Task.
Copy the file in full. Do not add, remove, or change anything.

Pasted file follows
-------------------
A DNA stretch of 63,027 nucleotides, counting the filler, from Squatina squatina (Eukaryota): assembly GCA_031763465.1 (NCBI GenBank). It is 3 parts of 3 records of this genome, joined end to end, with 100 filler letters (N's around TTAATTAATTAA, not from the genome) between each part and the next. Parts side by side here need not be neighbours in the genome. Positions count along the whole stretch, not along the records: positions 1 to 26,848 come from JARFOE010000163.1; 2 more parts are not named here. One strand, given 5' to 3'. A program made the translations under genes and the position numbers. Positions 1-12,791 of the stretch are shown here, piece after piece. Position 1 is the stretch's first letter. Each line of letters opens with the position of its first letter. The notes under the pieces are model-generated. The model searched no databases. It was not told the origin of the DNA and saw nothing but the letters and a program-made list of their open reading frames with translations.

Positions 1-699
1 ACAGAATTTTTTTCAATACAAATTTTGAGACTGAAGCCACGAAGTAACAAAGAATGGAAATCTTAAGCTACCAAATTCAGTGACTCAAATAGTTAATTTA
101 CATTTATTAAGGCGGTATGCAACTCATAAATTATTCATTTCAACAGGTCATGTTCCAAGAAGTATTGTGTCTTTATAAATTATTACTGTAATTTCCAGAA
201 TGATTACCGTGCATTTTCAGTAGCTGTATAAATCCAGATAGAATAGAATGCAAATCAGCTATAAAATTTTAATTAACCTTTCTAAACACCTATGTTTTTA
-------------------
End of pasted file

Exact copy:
A DNA stretch of 63,027 nucleotides, counting the filler, from Squatina squatina (Eukaryota): assembly GCA_031763465.1 (NCBI GenBank). It is 3 parts of 3 records of this genome, joined end to end, with 100 filler letters (N's around TTAATTAATTAA, not from the genome) between each part and the next. Parts side by side here need not be neighbours in the genome. Positions count along the whole stretch, not along the records: positions 1 to 26,848 come from JARFOE010000163.1; 2 more parts are not named here. One strand, given 5' to 3'. A program made the translations under genes and the position numbers. Positions 1-12,791 of the stretch are shown here, piece after piece. Position 1 is the stretch's first letter. Each line of letters opens with the position of its first letter. The notes under the pieces are model-generated. The model searched no databases. It was not told the origin of the DNA and saw nothing but the letters and a program-made list of their open reading frames with translations.

Positions 1-699
1 ACAGAATTTTTTTCAATACAAATTTTGAGACTGAAGCCACGAAGTAACAAAGAATGGAAATCTTAAGCTACCAAATTCAGTGACTCAAATAGTTAATTTA
101 CATTTATTAAGGCGGTATGCAACTCATAAATTATTCATTTCAACAGGTCATGTTCCAAGAAGTATTGTGTCTTTATAAATTATTACTGTAATTTCCAGAA
201 TGATTACCGTGCATTTTCAGTAGCTGTATAAATCCAGATAGAATAGAATGCAAATCAGCTATAAAATTTTAATTAACCTTTCTAAACACCTATGTTTTTA